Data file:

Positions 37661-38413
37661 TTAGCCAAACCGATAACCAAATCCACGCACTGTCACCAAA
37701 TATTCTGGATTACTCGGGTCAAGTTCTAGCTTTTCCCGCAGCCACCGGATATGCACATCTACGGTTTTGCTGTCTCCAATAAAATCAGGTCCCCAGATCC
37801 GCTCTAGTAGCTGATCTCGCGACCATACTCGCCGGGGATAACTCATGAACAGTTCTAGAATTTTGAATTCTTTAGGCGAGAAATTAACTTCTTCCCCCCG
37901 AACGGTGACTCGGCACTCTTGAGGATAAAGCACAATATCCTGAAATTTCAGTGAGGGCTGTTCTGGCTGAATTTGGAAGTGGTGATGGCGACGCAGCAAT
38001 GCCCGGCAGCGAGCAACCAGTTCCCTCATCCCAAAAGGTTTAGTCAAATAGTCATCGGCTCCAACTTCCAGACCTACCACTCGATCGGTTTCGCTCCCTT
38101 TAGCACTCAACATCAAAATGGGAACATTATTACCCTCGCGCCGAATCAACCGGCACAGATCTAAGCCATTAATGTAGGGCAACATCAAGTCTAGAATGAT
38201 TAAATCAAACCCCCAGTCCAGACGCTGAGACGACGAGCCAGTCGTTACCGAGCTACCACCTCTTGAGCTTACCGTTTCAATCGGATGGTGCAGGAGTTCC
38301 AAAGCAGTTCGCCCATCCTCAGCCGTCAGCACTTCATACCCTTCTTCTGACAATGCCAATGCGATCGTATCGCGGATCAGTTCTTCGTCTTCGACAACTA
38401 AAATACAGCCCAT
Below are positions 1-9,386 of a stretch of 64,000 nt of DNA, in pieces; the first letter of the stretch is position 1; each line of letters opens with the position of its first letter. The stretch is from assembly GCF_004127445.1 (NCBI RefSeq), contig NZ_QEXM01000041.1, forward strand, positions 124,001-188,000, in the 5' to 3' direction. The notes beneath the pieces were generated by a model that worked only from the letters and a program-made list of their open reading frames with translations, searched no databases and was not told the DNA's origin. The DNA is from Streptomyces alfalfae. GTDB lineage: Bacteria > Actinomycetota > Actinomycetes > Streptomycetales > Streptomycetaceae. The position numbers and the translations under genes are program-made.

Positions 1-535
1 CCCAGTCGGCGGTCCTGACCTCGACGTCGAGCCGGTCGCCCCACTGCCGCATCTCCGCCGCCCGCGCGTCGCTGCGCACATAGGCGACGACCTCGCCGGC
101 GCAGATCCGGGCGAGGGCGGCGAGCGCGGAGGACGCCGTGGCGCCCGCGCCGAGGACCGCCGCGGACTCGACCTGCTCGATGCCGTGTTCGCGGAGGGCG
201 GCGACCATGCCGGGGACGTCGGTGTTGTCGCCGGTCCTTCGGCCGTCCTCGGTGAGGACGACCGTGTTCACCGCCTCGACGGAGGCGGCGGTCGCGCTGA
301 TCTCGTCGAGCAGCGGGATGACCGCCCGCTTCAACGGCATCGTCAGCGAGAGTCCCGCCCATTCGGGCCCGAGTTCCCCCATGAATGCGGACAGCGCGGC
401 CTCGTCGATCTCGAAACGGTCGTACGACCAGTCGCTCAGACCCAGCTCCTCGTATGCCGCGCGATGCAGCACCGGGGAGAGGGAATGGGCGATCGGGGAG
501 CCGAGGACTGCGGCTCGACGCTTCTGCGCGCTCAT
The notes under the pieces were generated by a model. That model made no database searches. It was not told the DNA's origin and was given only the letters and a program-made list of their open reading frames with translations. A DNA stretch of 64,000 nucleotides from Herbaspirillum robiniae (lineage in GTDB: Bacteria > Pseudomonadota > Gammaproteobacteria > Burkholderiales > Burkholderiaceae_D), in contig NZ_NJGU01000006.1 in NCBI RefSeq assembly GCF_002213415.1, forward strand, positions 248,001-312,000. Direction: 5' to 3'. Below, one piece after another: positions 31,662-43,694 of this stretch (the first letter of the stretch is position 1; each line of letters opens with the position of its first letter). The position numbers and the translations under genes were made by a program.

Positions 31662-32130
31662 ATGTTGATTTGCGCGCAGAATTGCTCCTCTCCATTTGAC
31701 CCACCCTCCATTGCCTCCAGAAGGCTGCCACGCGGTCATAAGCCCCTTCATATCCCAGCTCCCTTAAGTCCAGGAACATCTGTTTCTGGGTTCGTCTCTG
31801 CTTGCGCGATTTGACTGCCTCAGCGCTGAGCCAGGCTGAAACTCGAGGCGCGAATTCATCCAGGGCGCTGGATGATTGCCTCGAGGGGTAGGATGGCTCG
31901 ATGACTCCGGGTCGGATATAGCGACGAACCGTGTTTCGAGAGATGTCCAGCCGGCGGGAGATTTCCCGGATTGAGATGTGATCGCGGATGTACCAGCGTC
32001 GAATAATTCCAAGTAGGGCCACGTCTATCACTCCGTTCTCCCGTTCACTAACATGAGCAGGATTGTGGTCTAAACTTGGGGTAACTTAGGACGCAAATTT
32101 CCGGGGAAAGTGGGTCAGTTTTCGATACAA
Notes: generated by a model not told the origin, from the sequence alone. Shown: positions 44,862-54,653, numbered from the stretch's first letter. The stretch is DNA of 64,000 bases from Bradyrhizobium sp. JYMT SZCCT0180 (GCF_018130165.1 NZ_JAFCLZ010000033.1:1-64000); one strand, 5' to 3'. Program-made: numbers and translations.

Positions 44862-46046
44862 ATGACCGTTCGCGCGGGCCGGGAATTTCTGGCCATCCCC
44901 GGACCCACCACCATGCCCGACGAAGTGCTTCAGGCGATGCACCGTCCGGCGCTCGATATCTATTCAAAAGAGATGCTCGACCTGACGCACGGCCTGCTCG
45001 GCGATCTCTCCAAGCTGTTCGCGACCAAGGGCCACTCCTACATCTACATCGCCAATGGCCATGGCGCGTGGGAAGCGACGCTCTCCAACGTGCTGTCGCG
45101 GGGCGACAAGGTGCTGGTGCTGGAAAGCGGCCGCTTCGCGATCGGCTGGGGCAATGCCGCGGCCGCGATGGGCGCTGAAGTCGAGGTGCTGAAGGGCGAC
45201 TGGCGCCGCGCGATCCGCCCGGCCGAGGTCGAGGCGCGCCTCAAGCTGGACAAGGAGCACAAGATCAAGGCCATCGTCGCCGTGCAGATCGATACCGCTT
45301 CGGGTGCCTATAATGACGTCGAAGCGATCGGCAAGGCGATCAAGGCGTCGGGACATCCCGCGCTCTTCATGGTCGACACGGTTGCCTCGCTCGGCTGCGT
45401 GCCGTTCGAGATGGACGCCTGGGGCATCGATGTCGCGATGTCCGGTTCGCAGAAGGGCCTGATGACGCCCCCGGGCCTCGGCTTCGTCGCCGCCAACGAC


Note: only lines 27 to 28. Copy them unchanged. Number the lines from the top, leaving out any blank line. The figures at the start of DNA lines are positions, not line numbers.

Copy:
Notes: generated by a model not told the origin, from the sequence alone. Shown: positions 44,862-54,653, numbered from the stretch's first letter. The stretch is DNA of 64,000 bases from Bradyrhizobium sp. JYMT SZCCT0180 (GCF_018130165.1 NZ_JAFCLZ010000033.1:1-64000); one strand, 5' to 3'. Program-made: numbers and translations.

Positions 44862-46046